Northern state governors’ resolve to abolish fees in their secondary schools in order to boost enrolment and tackle the age-long educational backwardness of the region sounds cheery. Governor Babangida Aliyu of Niger State, Chairman, Northern Governors’ Forum, who stated this in Minna through his Commissioner for Tertiary Education, Muhammed Nuhu, added that Grade Two Teachers training colleges, scrapped nationwide, would rebound. Since some measures adopted to revive education in the North in the past did not yield the desired result, the governors should move beyond rhetoric.
Nothing puts the state of secondary education in the 19 northern states in bold relief more than the 2013 entrance examination result to the 104 federal colleges. Whereas male and female candidates from Yobe and Zamfara states were admitted with just two out of 200 marks; and 3 and 11 for Taraba males and females respectively; their counterparts in Anambra State were admitted with 139 marks; Lagos State 133; and Delta State 131. Also, Sokoto and Kebbi states performed abysmally.
But more worrisome is the high number of female school dropouts, which the suspended Governor of the Central Bank of Nigeria, Lamido Sanusi, said in April 2013 was up to 93 per cent. This is attributable, mainly, to a culture that promotes early marriage. At the Isaac Moghalu Foundation Leadership lecture in Abuja, Sanusi said, “Now, how do you build a country where 93 per cent of girls in the most populous region of the country do not complete secondary education?”
The Child Rights Act 2003 was intended to change this anomaly. Regrettably, 11 out of the 19 northern states are yet to domesticate the Act. The affected states, according to a 2011 UNICEF report, are Adamawa, Bauchi, Borno, Gombe, Kaduna, Kano, Katsina, Kebbi, Sokoto, Yobe and Zamfara. Reversing this negative trend implies that a female child below 18 years cannot be given out in marriage; and will have time to complete secondary school. This should be the governors’ first redemptive step.
The Olusegun Obasanjo administration in 1999 re-introduced the Universal Basic Education Scheme to create greater access to quality and basic education throughout the country. To drive the scheme, the Universal Basic Education Commission was set up, into which 2 per cent of the Consolidated Revenue Fund is funnelled annually. A set of criteria, which includes counterpart funding by states to benefit from it, was outlined.
But instead of taking advantage of this to improve their basic education system, which is the feeder for the secondary level, 14 states in the region are among those yet to access the grants for 2013, totalling N43.5 billion. Only Kaduna, Jigawa, Kano, Katsina and Zamfara states have utilitised their shares from the area.
One of the charges for which the Economic and Financial Crimes Commission is prosecuting a former governor from the region was an alleged embezzlement of UBEC funds. Since the three tiers of education are organically linked, it is trite that a decadent primary education system cannot produce quality secondary school students.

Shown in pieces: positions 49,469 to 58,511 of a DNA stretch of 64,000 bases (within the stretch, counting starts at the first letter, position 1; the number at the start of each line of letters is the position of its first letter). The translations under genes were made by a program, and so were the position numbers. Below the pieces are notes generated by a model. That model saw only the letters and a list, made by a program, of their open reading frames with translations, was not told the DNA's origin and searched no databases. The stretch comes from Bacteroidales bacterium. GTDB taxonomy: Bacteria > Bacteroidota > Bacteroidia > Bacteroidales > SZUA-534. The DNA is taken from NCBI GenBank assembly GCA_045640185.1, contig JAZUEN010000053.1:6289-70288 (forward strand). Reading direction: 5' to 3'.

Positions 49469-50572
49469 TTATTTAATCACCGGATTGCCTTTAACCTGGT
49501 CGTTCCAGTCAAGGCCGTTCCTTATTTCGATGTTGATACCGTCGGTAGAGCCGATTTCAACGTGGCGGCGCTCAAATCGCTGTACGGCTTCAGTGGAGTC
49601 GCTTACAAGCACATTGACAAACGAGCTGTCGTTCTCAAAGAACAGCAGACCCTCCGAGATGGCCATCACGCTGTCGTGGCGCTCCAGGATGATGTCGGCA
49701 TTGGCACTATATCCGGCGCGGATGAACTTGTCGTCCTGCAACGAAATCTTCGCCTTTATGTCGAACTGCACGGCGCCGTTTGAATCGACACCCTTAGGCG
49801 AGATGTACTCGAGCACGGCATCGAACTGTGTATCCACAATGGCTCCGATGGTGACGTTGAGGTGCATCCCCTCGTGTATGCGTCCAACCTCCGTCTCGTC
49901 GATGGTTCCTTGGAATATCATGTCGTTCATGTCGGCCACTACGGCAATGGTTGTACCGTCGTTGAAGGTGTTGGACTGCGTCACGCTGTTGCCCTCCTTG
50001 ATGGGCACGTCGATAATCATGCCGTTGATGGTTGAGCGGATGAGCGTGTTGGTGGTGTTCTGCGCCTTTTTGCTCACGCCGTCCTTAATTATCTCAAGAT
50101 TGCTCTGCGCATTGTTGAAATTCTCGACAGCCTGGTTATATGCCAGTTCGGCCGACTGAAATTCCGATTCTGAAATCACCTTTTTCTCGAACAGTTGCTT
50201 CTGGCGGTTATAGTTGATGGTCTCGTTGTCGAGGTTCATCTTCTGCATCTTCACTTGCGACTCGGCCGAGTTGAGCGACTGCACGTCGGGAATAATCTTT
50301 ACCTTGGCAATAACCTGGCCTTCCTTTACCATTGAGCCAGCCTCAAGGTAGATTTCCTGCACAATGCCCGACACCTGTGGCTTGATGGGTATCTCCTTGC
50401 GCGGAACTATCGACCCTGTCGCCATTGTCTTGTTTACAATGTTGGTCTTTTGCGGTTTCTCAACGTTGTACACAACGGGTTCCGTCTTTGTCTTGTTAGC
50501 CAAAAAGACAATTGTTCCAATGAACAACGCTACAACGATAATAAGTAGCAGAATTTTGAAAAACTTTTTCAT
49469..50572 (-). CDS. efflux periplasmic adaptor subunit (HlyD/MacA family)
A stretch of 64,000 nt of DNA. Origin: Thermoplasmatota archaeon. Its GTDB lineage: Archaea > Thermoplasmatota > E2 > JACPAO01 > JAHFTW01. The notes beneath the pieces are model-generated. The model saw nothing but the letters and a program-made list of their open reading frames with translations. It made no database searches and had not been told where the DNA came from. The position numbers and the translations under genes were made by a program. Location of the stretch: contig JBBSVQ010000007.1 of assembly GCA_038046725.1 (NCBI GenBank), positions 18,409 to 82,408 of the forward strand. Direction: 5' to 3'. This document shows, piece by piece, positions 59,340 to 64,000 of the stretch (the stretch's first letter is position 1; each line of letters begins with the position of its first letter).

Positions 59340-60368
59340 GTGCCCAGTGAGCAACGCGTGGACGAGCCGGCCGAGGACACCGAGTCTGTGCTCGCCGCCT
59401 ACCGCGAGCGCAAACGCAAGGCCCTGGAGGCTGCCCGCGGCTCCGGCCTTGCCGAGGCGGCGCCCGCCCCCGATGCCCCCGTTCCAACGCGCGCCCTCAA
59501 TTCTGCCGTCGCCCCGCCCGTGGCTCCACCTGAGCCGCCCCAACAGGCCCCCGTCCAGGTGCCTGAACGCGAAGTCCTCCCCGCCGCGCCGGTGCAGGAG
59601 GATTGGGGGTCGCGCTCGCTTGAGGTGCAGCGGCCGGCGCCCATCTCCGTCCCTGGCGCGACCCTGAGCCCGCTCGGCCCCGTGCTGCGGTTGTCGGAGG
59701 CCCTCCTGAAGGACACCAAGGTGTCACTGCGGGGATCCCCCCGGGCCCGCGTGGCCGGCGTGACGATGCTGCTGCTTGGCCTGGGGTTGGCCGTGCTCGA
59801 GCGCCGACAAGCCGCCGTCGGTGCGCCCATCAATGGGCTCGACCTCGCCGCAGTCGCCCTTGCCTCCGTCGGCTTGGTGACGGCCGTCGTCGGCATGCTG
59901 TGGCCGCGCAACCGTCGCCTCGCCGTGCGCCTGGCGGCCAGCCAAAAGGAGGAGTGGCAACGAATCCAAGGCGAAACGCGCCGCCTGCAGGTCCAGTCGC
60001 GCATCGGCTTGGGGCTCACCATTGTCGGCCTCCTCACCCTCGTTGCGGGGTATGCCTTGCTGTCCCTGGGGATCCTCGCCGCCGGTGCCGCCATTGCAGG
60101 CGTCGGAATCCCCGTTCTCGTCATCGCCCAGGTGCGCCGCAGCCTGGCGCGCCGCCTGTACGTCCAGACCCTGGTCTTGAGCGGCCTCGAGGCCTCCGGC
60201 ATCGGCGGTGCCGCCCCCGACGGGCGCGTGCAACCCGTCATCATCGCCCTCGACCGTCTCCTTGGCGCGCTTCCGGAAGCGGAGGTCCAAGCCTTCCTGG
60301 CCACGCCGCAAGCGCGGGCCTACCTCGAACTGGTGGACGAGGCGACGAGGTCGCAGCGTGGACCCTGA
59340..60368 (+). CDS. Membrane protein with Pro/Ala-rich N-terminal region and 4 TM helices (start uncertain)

The scourge of unqualified teachers, ravaging many states in the country, is most gangrenous in the North. A former Executive Secretary of UBEC, Mohammed Modibbo, had in 2012 told the Senate Committee on Education that Sokoto State had the worst case as 80 per cent of its teachers were unqualified. He said, “…I have given them UBE books in Sokoto State. But more than 50 per cent of the entire teachers in the state cannot read because they are not qualified.”
How would teachers who can neither read nor write teach pupils? The malady is widespread. In Kaduna, the home state of Vice-President Namadi Sambo, 1,300 teachers failed primary four pupils’ tests in basic literacy and arithmetic in February 2013. Some teachers in Kwara State had fared as badly before this.
According to a 2013 UNESCO report, Nigeria has 10.5 million out-of-school children, the highest rate in the world. The North accounts for a chunk of this infamous tag because, out of the 10.5 million, 9 million are almajiris (child beggars) who had 64 schools opened for them in November 2013 by President Goodluck Jonathan, a move that negates the 1999 Constitution and our secularity.
Promoting such genre of education at the expense of Western education only deepens the educational crisis in the North. The success story of Turkey where government and major social institutions have been staunchly secular should be instructive for Northern leaders. Other social and cultural practices that put children in the North at a dreadful disadvantage with their Southern counterparts must be jettisoned.
Without doubt, the region would not have been in the backwaters of modernism had its political elite, especially those in leadership positions, followed the educational and development paradigms charted by the late Premier of the defunct Northern Region, Ahmadu Bello. This negligence produced its prize in dismal socio-economic indices such as high poverty rate, diseases and infant and maternal mortality that are more in the region than in other parts of the country. And what about the hate-filled Boko Haram?
It has always been argued that the National Certificate of Education graduates of today are no match for the Grade Two teachers of old in teaching primary school pupils. Returning the teachers’ colleges as envisioned requires serious planning and proper funding. The present culture of waste, having over 1,000 aides and lack of accountability in the use of public funds by not a few governors, is not in accord with the new dream.